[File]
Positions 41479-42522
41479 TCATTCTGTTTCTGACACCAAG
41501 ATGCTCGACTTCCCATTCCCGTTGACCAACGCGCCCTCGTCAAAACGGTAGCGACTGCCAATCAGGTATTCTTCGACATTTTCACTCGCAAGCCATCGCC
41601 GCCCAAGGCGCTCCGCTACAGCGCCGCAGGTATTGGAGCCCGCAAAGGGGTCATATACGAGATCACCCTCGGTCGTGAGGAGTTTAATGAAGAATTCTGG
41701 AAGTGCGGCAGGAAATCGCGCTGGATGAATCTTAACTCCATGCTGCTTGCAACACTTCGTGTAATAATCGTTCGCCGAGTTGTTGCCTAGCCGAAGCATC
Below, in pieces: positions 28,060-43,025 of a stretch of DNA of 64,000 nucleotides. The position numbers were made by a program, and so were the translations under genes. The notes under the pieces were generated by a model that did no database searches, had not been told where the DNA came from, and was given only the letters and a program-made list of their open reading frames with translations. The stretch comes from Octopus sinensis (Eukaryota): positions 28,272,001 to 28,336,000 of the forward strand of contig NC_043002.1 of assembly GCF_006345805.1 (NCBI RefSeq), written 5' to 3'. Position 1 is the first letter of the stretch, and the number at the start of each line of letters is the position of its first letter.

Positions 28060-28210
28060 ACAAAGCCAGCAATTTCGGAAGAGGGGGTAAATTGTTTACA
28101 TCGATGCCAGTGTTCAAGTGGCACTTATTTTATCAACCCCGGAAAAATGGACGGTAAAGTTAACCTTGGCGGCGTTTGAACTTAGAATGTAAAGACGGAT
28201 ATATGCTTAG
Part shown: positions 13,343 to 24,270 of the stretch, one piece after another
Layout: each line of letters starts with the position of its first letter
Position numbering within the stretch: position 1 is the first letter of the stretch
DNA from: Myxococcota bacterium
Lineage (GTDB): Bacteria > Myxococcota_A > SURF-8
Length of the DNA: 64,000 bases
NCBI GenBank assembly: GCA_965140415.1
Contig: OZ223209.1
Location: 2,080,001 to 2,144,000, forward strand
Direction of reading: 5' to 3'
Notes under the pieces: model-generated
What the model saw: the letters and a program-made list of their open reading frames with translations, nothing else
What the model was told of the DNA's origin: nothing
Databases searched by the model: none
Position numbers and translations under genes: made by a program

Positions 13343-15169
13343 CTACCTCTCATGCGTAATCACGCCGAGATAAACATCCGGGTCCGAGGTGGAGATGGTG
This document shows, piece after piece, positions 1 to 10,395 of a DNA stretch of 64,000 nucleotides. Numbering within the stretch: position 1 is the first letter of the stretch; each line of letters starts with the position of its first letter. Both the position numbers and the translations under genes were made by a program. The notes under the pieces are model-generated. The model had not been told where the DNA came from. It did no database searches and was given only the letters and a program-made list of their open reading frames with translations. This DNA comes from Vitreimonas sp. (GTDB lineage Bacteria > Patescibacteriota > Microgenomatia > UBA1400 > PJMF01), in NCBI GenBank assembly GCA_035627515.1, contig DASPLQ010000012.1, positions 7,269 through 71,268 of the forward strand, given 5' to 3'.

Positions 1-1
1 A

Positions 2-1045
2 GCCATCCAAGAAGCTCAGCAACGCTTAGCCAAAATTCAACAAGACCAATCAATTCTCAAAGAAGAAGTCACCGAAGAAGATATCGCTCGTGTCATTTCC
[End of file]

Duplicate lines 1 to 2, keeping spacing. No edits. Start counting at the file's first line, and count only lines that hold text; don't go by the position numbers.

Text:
Positions 41479-42522
41479 TCATTCTGTTTCTGACACCAAG